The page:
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Kitchen K-Mistry – fast facts: mixed up

Description

FunKids Radio and the RSC have teamed up again, and chemistry superhero K-Mistry has returned to introduce children to the chemistry they can find all around them, in their kitchen!

Type of Activity

:
group work, working independently

Audience

:
TeacherStudent

Age Group

:
Primary
kitchen-k-mistry-fast-fac...

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Mixing things is a big part of cooking, and K-Mistry is investigating the chemistry of different mixtures we find in the kitchen!

ADDITIONAL INFORMATION

If you teach primary science, click the headings below to find out how to use this resource:

Skill development

Children will develop their working scientifically skills by:

  • Drawing conclusions and raising further questions that could be investigated, based on their data and observations.
  • Using appropriate scientific language and ideas to explain, evaluate and communicate their methods and findings.
  • Asking their own questions about scientific phenomena.

Learning outcomes

Children will:

  • Observe that some materials will dissolve in liquid to form a solution, and describe how to recover a substance from a solution.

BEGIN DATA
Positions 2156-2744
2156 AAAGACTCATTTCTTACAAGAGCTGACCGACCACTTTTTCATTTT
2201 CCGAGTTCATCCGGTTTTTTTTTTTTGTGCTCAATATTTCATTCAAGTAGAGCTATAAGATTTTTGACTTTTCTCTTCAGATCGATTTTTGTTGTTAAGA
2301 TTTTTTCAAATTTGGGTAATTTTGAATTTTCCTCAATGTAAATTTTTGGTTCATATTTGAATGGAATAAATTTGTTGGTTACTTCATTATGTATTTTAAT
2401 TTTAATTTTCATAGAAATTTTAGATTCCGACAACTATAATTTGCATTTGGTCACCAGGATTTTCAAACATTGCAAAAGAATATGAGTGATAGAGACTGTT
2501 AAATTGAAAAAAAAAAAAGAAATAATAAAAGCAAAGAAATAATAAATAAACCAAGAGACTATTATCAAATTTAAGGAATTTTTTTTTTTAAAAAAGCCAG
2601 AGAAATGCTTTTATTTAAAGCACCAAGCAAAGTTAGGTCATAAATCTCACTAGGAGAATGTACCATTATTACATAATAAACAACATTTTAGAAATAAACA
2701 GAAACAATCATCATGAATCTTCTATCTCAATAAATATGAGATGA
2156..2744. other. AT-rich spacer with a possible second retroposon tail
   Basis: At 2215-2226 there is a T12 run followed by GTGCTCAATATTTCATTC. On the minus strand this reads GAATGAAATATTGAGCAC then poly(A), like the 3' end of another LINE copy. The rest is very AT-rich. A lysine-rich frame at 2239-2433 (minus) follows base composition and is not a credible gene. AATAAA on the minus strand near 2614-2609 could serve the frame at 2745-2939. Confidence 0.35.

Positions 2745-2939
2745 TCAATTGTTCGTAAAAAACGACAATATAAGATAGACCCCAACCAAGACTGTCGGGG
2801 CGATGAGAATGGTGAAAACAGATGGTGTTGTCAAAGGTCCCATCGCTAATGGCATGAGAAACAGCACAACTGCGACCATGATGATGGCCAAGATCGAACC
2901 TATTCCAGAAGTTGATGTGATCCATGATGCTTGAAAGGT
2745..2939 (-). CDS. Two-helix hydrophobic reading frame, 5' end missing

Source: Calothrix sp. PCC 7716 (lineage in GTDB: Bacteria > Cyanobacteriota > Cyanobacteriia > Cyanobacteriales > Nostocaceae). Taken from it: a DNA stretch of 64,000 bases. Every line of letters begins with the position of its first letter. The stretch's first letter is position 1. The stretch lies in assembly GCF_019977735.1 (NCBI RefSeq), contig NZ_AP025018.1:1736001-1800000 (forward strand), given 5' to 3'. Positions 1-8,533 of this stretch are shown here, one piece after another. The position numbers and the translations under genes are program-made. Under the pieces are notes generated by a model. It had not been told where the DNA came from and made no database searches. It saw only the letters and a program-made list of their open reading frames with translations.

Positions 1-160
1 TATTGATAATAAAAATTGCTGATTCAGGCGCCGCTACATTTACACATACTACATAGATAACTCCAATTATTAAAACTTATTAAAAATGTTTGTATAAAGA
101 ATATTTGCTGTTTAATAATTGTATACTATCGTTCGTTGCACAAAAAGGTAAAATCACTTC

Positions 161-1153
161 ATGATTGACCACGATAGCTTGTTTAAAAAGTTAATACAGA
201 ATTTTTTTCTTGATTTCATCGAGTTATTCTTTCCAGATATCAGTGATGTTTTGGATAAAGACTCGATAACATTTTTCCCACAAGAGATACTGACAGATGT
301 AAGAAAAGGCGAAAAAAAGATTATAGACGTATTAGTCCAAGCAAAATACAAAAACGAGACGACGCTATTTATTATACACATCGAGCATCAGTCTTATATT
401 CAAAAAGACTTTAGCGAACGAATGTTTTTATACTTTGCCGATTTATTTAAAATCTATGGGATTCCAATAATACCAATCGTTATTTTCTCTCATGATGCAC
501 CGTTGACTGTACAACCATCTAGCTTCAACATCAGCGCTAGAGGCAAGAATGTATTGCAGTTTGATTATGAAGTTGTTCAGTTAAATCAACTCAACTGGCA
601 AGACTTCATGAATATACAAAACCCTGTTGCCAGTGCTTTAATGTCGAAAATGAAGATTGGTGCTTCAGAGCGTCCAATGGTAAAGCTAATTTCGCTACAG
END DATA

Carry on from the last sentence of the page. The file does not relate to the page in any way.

• Use knowledge of solids, liquids and gases to decide how mixtures might be separated, including through filtering, sieving and evaporating.

Concepts supported

Children will learn:

  • What is meant by the terms ‘solution’ and ‘mixture’.
  • That there are different types of mixtures, including solid-solid, liquid-liquid, and solid-liquid.
  • That different separation techniques are suitable for separating different mixtures.

Suggested activity use

This activity provides a useful hook into investigating mixtures and could also provide an opportunity to investigate separating mixtures. Children could work in groups to first look at different mixtures, solid-solid, liquid-liquid, and solid-liquid. They could look at which solids and liquids make solutions, and which do not, before investigating how to separate different mixtures.

Practical considerations

You will need a range of different separating equipment, depending on which mixtures are being separated.

You may need prior knowledge of separation techniques, solids, liquids and gases.

Children will be able to understand that an emulsion is a kind of mixture consisting of things that do not normally mix. However, this is a concept that is not covered in the national curriculum at primary level.